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Songs of the Spirit:

Poetry by William Blake, Music by Nancy Wertsch

One of our soprano choristers, Padma Rangarajan, is a Romanticist who studied Blake. She was kind enough to provide the following discussion of William Blake and the four poems which are the text for Songs of the Spirit. The illustrations accompanying the text below were created by Blake as illustrations for the books of poetry mentioned below that he himself published.

Six Chansons

Music by Paul Hindemith (1895-1963), poems by Ranier Maria Rilke (1875-1926)

Ranier Maria Rilke

Ranier Maria Rilke

 Although Rilke wrote primarily in German, the poems in Six Chansons – “The Doe”, “A Swan”, “Since All is Passing”, “Springtime”, “In Winter”, and “Orchard”, were written in French, in a beautiful lyrical style.  Hindemith’s settings echo the lyricism of the poetry.  They are wonderful to sing – each one is different in character and mood. You can easily see the swan gliding majestically over a glassy pond, and the doe bounding gracefully through the forest. We tend to think of Hindemith in terms of his later instrumental music, but these earlier a cappella pieces are anything but atonal.

I have not been able to discover how Hindemith became aware of the poems, part of a larger set of over 400 poems written by Rilke in French between his emigration to Switzerland in 1923 and his death from leukemia in 1926.  Hindemith also wrote the music in Switzerland after he and his wife escaped from Germany in 1938, before they emigrated to the US in 1940.

Invitation to a Voyage

A young Charles Baudelaire

A young Charles Baudelaire

I’m going to start with my favorite work, Invitation to a Voyage, by the poet Charles Baudelaire, set to music by Sanford Dole.

The text Sanford used was translated from the original French by Edna St. Vincent Millay.  We sang this piece several years ago, and we were completely captivated.  The music and the words work together to create a wonderful atmosphere, painting vivid images of the scenes Baudelaire describes.

A contemporary of the Impressionist painters, Baudelaire was part of the artistic and literary scene of that era. His innovative, highly original poetry was a departure from earlier French romantic poets, and influenced many of the younger poets in his circle.

Last night was the final rehearsal with piano – next week orchestra and soloists!

We ran the show, with special emphasis on Vesperae Solennes de Confessore. What an amazing piece! Not a work I have sung before, it has been wonderful to listen to (over and over and over) and very rewarding to sing. Compared to the other two, it feels as if it has more weight. No, it’s not heavy by any means, it just has more dimensions. More operatic would be a good description. We all can’t wait to sing with the orchestra and soloists!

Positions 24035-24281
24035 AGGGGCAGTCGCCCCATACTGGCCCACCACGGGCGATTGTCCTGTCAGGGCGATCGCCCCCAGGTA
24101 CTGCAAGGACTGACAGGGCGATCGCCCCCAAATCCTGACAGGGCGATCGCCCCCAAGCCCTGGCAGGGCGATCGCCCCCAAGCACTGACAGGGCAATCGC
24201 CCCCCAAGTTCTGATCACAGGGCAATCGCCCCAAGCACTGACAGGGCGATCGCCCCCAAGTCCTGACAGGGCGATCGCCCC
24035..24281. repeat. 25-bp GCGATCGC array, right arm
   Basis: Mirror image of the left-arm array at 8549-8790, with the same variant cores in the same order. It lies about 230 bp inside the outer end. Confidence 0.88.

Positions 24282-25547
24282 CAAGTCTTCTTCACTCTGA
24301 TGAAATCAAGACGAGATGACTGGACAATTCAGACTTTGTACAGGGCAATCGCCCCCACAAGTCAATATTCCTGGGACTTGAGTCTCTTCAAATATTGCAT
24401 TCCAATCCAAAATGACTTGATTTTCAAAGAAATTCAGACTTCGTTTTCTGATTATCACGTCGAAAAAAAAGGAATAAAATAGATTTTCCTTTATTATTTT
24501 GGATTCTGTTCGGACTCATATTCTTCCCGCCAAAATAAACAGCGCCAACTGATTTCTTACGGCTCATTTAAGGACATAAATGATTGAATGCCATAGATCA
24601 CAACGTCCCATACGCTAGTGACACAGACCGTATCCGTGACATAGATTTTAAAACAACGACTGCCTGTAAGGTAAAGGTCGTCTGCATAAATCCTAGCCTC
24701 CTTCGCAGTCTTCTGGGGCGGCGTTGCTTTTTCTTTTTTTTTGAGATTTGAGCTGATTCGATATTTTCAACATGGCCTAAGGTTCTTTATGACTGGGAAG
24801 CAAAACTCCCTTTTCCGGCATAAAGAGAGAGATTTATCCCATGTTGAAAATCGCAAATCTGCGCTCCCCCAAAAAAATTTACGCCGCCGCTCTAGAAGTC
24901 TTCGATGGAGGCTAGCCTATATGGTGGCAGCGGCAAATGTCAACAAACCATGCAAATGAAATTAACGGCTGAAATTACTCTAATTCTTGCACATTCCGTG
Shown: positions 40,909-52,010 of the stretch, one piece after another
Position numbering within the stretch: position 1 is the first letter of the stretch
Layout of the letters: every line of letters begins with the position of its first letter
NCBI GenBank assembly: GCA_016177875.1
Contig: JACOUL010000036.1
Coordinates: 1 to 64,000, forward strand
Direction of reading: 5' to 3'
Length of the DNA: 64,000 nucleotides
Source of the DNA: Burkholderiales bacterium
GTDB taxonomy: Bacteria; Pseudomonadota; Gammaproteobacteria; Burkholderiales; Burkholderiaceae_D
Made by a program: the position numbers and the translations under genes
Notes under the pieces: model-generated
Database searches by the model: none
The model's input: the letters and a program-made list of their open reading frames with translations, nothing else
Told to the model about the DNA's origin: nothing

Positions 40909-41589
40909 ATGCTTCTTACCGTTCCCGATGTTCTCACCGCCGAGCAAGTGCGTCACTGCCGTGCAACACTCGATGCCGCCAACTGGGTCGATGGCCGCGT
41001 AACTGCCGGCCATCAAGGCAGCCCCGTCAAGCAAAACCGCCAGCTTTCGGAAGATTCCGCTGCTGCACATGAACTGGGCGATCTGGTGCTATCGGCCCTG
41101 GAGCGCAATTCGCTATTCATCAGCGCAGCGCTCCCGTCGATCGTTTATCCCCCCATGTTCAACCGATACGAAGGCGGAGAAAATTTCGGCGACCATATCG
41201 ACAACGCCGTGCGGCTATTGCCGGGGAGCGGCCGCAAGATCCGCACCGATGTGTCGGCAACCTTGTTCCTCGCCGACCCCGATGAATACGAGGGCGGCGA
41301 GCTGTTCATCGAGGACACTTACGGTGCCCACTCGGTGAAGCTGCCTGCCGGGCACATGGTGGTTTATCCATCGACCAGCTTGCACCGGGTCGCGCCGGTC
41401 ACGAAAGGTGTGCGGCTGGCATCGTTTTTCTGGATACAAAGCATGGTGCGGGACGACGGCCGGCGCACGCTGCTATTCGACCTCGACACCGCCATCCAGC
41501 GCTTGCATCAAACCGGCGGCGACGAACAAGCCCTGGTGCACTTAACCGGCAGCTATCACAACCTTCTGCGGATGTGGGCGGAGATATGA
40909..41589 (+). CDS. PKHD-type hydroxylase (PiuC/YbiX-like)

I’m not going into more detail because Sanford’s Program Notes are posted here. They are a wealth of information on Mozart, and on each piece. Lots of information on how each is structured and special things to listen for. Very much worth reading!

Again . . . tickets available online or at the door of each performance. It’s going to be a spectacular performance!

Our workshop was great! It was very exciting to have time to go through all three pieces and really get a feel for how they work. They are so gorgeous that I found myself thinking “I get to sing these seven more times! Yeah! Five of them with orchestra and soloists!” And last night’s rehearsal was equally good.

I did get curious about when the works we’re singing were written. In fact, all three works were written in the course of a year to 18 months in 1779 to 1780 while Mozart was extremely unhappily employed in Salzburg. However I can’t find any traces of his unhappy relationship with his employer in the three works we are singing. And the circumstances did not appear to affect his musical output which included symphonies, sonatas, marches, opera fragments and other works for a range of instruments, including his Serenade in D, nicknamed “Posthorn” because it does indeed feature a posthorn.

The Coronation Mass does have a publication date – March 23, 1779 – appearing between various sonatas and a couple of symphonies. It feels more reflective to me than the Regina Coeli – well, it’s a Mass, after all. I love the way different texts are handed off between the chorus and the soloists, with the orchestra keeping everything neatly connected with little energetic two-measure transitions. My favorite movement is the Agnus Dei, where the chorus gets to reprise the gorgeous soprano solo.

To be continued . . .

Regina Coeli


So much has been written about Mozart by Mozart scholars or classical music scholars or music critics, that everyone can find reams of information with a few clicks. So I’m not going to even attempt a scholarly discussion here. But I can talk about what it’s like to learn and sing this music, and how much the chorus is enjoying the experience. It’s fantastic! I can’t wait to get to rehearsal every week.